What Happened?


November 14, 2016 9:14 PM

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Before the presidential election this year, many of my friends and relatives asked me who I think would win.  I was quick with my response.  I had no idea.  I suggested they all follow people who spend all their time looking at all the data.

I recommended three sources in particular:  Nate Silver of fivethirtyeight.com, Charlie Cook of the Cook Political Report and Larry Sabato, Professor of Political Science at the University of Virginia.  All three predicted Hillary Clinton would be elected president and all three were wrong.  These are three sources that had almost always called election correctly (until 2016).

So, the question I asked on November 9th was – What Happened?  How could so many normally reliable election predictors be so very wrong?  On November 7th, Nate Silver pegged Hillary Clinton’s chances of winning the presidency at 71%.

I have a few thoughts on this.  First, political polling is a geeky exercise in statistical analysis.  Polls are not designed to predict an outcome, they can only quantify the margin of error.  The problems with a lot of the key state polls were related to this.  Many states were within the margin of error.

For example, if one candidate has a 2-point lead and the margin of error is plus or minus three percentage points, there is actually no lead, the election is a toss-up.  The pollsters cannot determine which candidate is ahead because the result is within the margin of error.

The national vote polls were actually fairly close (more on that later).  But also note that all three sources I cited earlier as reliable were qualifying their predictions with uncertainty.  Clinton may have been ahead, but the electorate was volatile and anything can happen.  Well, it did.

From all the reporting I have been able to find, even the Trump campaign was shocked that they won.  They had fully expected to lose.

Trump is now preparing to transition into office with no experience in government.  This is creating many problems.

Trump had railed against the lobbyists and the Washington establishment and promised not to allow those interests to prosper under his administration.  Yet his transition team is filled with K Street Washington lobbyists because that’s the only place to find the needed expertise.

The president-elect bowed to congressional leaders in appointing Republican National Committee Chairman Reince Priebus, rather than his reported first choice, Stephen Bannon, who will take over the job of Chief Strategist and Senior Counselor.  The Bannon appointment will be a serious problem for Trump.

Stephen Bannon ran the Web site Brietbart.com before joining the Trump campaign.  Brietbart is filled with what one can only describe as White Nationalist material.  Many of the Trump people are trying to minimize Bannon’s relationship to White Nationalist movements, but he ran a Web site that regularly argued for White Nationalism.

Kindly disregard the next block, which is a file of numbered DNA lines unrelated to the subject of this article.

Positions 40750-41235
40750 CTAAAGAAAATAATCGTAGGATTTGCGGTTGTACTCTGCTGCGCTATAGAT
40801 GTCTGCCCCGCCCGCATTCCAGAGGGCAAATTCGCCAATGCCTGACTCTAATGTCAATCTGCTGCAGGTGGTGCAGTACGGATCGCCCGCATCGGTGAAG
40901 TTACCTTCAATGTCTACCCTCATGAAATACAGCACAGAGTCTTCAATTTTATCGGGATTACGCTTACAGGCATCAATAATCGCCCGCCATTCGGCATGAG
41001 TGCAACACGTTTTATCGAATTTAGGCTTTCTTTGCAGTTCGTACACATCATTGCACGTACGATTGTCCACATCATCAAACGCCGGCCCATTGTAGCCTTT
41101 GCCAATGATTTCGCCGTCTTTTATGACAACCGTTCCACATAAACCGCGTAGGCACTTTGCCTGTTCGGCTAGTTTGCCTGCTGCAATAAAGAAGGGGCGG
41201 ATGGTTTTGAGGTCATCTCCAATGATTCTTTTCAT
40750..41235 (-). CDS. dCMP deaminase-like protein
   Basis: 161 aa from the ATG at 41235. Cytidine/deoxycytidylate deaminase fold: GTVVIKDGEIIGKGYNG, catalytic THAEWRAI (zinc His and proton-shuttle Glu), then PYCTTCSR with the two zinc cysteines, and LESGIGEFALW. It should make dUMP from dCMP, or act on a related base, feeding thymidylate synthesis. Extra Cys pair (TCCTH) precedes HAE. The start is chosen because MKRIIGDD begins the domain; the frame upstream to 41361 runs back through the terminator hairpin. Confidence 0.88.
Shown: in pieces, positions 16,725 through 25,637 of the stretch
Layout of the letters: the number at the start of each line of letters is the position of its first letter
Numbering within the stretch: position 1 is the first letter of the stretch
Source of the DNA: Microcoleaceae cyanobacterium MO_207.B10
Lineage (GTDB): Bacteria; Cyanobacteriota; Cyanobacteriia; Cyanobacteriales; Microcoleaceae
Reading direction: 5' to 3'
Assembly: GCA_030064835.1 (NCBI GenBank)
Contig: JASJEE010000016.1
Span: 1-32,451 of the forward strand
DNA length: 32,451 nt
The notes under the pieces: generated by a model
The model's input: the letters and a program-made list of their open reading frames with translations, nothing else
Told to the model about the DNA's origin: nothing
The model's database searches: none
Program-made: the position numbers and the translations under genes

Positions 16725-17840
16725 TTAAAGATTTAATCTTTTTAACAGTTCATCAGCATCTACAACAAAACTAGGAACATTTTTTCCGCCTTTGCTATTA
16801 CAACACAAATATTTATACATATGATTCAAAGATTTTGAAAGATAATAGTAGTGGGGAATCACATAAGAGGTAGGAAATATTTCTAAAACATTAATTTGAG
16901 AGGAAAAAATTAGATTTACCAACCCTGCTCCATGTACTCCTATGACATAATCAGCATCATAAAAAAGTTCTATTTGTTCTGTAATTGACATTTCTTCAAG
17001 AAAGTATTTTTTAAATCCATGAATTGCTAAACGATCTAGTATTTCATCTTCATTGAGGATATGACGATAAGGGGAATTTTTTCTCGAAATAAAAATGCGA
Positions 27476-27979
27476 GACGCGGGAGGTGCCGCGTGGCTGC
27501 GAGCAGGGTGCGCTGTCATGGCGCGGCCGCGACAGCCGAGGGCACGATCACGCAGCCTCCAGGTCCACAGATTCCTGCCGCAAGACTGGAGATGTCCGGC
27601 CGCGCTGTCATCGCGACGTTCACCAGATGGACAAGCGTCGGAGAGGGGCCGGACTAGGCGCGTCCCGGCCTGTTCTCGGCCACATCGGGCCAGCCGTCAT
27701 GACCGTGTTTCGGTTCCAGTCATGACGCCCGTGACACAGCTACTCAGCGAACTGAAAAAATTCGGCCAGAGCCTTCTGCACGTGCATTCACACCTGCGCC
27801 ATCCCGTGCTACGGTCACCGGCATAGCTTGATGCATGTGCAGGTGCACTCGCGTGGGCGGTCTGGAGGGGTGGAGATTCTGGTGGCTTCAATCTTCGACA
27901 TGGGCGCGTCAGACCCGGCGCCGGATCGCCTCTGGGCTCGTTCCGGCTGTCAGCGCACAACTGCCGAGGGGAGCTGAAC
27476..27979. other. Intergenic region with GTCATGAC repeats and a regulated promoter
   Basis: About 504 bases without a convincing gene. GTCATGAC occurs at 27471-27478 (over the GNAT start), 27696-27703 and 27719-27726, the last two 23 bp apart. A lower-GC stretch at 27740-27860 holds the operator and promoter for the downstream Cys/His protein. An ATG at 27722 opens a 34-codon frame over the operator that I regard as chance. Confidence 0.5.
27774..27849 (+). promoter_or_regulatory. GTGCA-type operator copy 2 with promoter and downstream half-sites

If you don’t know what White Nationalism is, here is a quick summary from the Southern Poverty Law Center at this link.  It is not a pretty picture.

The new president will have a major challenge when entering the White House.  He won the office by a comfortable margin in the Electoral College.  However, as votes are still being counted, Hillary Clinton has about 1.5 million more popular votes than Trump.  That does not translate into a mandate.

White working class voters went big for Trump, but based on the data I have seen, they expect Trump to stop to outflow of American jobs overseas, and add jobs for them here in America.  Trump will have a tough time delivering on that promise.  International trade is a delicate balance.  For example, if America gets into a trade war with China, both nations will lose economically and it would likely lose more jobs here as a result.

My heart goes out to the Carrier workers in Indianapolis is who genuinely expect Trump to stop their jobs from being shipped to Mexico.  The sad truth is that Trump is not likely to make that happen as president.

Trump also has very big differences with Republicans in Congress.  Look for that to be a fiery relationship.  I expect passage of legislation on issues like health care and tax reform to be contentious between the legislative and executive branches of government.

This all adds up to lots of potential trouble for the new president.  I am an American and want my chief executive to succeed.  But his campaign rhetoric was savage and people don’t forget that.

President Trump will find it very hard to lead when a chief adviser has ties to White Nationalist groups.  That is not a move that will bring Americans together.

The Trump presidency is likely going to be like nothing we have ever experienced in American history.  Whether that is a good or bad thing for the nation is something we will all watch in the coming months and years.

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